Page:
The Future of Farming

Who's Your Farmer?

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Who's Your Farmer?

The way a farmer chooses to grow food is important not only to the health of your family but also to the health of our environment. As a consumer of food, you get to make environmental decisions by what you eat. How was your food grown? Are you eating what is in season locally or was it shipped here? Look at your food’s carbon footprint. As a community of eaters and food producers, we can make decisions that make a difference for our planet.

Although farming is an extractive industry, many decisions made on the farm can make it more in tune with the environment. Above and beyond growing organically, a farmer decides what kind of seeds to buy, whether to plant a cover crop, whether to till and how often, how to deal with waste, and what kind of inputs are needed on the farm, such as composting techniques. Of course choosing not to use pesticides can make a big difference to our environment.

By George Farm, a dairy and cheese-making farm in Oregon’s Little Applegate, has done a lot for the environment by using solar panels and being Salmon-Safe certified. In addition, it has some creative environmental systems in place, one of them dealing with waste products. For example, in the cheese-making process, pounds of whey are generated each day. By feeding that whey to their chickens, the farm is not only dealing with their waste, but the chickens are also reaping the added calcium, fat and protein from the whey. Now there is less feed to buy off site so By George has reduced the carbon foot print of its egg production, not to mention having healthier and happy chickens.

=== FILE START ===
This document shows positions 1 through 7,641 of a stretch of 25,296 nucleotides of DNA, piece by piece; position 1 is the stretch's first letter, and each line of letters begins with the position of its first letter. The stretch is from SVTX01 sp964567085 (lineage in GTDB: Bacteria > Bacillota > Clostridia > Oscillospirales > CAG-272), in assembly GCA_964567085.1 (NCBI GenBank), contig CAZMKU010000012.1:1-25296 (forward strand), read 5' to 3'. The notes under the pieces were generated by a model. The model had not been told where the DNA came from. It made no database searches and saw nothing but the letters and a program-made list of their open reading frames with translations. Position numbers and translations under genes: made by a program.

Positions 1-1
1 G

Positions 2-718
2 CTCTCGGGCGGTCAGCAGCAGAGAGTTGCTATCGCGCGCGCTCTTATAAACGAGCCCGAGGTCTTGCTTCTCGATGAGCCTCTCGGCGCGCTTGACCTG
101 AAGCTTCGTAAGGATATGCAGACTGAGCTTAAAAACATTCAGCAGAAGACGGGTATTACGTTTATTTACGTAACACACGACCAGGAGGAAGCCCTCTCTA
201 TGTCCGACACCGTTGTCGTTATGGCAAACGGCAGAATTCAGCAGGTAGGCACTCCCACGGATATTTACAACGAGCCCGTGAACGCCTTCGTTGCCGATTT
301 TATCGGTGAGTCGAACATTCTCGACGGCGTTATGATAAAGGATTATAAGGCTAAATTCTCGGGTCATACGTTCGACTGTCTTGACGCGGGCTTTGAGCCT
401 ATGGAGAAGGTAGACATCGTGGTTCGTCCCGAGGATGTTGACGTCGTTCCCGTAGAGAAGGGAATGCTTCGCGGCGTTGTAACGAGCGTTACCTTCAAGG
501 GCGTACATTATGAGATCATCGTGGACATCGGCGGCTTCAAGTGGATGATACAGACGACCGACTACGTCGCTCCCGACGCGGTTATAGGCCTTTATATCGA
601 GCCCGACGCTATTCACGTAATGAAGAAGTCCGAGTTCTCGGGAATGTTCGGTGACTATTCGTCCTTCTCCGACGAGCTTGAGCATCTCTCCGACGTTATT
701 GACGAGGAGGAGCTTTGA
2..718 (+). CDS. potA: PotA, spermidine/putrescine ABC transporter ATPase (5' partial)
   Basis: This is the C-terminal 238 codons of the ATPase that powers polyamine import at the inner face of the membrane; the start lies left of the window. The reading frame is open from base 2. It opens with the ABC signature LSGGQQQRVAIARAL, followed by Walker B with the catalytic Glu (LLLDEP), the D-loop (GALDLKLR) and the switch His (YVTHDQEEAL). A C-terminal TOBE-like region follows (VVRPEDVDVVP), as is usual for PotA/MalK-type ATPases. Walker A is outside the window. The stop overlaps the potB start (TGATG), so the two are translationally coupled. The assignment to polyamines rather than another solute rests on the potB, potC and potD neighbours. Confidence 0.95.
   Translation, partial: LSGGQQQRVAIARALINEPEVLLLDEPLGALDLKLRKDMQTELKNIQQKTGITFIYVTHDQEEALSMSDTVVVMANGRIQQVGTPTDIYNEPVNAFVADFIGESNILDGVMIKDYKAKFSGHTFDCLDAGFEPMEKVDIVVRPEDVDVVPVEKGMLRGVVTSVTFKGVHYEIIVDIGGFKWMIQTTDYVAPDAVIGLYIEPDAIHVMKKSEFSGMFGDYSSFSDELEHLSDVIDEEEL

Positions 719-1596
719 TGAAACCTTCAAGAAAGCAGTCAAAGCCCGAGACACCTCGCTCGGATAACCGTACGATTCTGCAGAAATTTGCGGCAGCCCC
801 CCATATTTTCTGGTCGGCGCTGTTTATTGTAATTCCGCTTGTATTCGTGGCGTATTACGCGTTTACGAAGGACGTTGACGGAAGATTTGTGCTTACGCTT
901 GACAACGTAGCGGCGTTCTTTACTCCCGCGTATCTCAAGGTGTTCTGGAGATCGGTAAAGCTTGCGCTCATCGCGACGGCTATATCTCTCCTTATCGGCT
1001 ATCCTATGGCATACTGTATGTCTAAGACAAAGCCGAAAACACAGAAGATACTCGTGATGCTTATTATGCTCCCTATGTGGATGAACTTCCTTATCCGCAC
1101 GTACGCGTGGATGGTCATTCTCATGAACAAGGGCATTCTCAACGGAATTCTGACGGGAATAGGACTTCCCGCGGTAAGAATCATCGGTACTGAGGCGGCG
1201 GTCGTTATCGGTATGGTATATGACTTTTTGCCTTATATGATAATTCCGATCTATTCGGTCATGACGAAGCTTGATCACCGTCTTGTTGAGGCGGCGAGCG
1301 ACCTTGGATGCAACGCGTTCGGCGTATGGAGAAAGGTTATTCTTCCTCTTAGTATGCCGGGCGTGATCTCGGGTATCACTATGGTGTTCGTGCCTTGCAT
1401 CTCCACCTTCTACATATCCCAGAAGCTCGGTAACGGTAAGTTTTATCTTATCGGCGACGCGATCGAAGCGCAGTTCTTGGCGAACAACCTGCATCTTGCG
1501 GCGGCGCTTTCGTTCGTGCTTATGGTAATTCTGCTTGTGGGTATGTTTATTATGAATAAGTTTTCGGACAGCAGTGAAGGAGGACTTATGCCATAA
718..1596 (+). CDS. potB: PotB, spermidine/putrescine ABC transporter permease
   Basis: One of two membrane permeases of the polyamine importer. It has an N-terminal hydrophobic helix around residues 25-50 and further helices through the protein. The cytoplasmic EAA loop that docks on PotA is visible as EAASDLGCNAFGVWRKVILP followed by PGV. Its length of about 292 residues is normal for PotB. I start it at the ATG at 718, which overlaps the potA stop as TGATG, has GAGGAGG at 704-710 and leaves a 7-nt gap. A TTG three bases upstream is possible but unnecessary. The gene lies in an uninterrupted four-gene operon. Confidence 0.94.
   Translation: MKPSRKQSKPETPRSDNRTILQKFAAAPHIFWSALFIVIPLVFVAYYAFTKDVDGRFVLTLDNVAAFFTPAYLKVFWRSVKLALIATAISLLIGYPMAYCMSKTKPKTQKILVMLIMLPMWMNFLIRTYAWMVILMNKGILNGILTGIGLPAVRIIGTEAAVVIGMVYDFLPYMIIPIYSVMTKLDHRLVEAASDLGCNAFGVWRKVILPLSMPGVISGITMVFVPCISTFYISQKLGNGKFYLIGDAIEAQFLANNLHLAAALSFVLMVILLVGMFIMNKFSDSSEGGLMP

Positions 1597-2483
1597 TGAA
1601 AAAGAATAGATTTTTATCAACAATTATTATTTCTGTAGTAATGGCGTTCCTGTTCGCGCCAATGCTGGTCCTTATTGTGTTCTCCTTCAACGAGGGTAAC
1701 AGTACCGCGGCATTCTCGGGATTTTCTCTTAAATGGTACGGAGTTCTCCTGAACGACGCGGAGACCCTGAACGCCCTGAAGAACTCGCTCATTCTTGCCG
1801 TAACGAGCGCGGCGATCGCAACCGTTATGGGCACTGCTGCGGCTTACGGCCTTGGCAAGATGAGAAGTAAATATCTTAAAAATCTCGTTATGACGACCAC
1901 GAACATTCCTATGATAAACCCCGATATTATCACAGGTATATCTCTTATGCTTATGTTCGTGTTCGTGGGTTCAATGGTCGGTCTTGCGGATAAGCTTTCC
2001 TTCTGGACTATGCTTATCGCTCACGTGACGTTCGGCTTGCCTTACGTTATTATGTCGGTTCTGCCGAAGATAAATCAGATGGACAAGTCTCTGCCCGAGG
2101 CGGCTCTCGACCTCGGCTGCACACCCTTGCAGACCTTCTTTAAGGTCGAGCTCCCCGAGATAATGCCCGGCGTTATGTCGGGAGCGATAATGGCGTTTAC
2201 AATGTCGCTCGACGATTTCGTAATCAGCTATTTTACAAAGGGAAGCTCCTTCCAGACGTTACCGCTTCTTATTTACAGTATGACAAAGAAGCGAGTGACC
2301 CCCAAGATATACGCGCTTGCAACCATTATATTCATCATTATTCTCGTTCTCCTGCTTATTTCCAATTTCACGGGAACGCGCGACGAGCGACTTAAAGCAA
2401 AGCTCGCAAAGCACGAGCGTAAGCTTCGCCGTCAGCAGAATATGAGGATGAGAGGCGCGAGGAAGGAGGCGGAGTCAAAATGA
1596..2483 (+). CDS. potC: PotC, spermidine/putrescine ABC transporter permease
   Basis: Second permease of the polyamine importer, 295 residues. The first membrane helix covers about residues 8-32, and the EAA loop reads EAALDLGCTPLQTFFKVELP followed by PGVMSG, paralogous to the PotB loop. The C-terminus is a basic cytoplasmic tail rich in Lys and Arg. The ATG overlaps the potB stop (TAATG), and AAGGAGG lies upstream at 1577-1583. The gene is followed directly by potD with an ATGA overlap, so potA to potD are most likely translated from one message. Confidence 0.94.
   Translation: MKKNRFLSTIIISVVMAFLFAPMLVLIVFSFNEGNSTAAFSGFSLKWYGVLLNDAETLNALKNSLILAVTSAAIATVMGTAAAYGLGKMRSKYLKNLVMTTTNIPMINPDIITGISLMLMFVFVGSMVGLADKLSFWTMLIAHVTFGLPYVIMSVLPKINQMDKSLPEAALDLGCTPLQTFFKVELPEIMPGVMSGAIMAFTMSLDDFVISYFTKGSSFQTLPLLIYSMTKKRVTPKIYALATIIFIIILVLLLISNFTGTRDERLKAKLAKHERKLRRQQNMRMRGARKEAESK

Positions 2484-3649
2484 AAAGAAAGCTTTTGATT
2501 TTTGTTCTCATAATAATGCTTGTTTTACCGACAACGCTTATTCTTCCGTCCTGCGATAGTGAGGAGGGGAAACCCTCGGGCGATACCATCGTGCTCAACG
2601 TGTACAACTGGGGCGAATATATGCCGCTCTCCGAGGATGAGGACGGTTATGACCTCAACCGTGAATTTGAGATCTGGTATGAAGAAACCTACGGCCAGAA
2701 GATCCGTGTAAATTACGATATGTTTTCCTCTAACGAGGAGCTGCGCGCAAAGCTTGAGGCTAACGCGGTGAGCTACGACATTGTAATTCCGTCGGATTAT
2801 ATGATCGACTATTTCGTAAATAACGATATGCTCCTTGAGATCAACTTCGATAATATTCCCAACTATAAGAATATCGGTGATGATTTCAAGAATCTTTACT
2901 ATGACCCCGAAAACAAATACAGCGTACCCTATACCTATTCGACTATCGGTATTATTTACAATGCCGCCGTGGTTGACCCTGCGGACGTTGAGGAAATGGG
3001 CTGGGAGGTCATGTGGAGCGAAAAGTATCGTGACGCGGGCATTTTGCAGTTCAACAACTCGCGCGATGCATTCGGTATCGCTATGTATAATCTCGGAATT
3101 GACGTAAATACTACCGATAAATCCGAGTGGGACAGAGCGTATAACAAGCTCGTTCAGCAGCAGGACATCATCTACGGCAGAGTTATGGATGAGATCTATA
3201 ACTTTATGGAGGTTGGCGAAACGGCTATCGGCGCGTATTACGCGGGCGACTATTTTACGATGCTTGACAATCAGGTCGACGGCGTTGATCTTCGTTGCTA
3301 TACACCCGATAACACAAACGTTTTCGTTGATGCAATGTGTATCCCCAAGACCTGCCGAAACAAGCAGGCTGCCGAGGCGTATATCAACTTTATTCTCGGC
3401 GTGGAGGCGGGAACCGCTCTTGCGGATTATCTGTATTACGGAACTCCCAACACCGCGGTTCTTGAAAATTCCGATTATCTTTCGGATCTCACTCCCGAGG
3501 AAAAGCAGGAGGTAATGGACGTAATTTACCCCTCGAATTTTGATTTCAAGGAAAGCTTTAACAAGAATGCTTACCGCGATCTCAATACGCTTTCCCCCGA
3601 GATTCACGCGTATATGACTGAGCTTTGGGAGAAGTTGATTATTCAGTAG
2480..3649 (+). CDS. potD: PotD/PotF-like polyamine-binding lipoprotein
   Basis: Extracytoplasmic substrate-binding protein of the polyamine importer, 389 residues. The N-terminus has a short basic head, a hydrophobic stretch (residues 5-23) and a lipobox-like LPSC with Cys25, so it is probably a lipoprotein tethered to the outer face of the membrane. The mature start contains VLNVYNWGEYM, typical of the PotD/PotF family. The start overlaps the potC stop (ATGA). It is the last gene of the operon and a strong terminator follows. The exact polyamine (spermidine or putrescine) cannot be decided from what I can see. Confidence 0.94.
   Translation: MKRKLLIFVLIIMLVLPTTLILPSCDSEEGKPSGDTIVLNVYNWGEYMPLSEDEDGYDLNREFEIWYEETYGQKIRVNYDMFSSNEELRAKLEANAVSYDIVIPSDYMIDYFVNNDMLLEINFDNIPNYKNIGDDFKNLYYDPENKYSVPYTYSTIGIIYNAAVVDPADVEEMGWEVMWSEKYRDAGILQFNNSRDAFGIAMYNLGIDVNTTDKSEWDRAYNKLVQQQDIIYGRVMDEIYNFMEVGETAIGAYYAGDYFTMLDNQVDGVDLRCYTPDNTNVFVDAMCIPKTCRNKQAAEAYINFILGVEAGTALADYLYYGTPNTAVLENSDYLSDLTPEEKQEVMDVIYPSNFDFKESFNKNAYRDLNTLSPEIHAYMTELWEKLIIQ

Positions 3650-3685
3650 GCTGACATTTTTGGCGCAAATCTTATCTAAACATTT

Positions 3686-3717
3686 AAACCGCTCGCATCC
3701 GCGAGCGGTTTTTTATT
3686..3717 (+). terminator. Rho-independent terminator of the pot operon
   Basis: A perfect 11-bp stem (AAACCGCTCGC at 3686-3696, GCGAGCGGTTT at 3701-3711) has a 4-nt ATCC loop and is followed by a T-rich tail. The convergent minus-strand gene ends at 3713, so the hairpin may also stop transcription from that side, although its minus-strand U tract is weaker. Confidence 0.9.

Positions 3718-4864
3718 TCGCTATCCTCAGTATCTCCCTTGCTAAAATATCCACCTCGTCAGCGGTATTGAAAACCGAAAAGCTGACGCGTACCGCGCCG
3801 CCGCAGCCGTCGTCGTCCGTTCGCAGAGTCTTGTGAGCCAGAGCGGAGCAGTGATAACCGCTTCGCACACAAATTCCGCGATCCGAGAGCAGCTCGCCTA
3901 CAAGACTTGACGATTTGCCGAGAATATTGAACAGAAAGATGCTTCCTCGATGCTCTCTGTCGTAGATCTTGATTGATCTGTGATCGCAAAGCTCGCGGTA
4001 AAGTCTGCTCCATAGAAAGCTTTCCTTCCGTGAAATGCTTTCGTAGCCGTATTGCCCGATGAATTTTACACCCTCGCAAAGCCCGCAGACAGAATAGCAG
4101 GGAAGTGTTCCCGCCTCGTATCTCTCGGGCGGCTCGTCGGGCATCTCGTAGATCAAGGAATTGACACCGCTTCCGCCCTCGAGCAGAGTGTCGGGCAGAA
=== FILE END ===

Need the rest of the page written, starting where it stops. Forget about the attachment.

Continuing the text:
If you haven’t had the pleasure of sampling some of By George’s farm fresh culinary delights, you’re in for a treat. The owners and operators, Jonny Steiger and Tyson Fehrman, bring an array of vegetables, eggs, pickled products and cheeses to restaurants and five farmers’ markets throughout the Rogue Valley. They also deliver to grocery stores including Whistling Duck Farm Store in Grants Pass and the Cheesemonger’s Wife in Jacksonville. The work of a dairy farm goes on 365 days a year. Milking occurs daily at 6am and again at 6pm. Currently the farm is getting over 50 gallons a day of fresh milk, which is going straight into cheese production at their new onsite state-of-the-art creamery. A new favorite not to miss is the Buncom Brie, which was named after the nearby last-standing ghost town in Oregon. According to the By George web site, the brie is so good it “will haunt you!”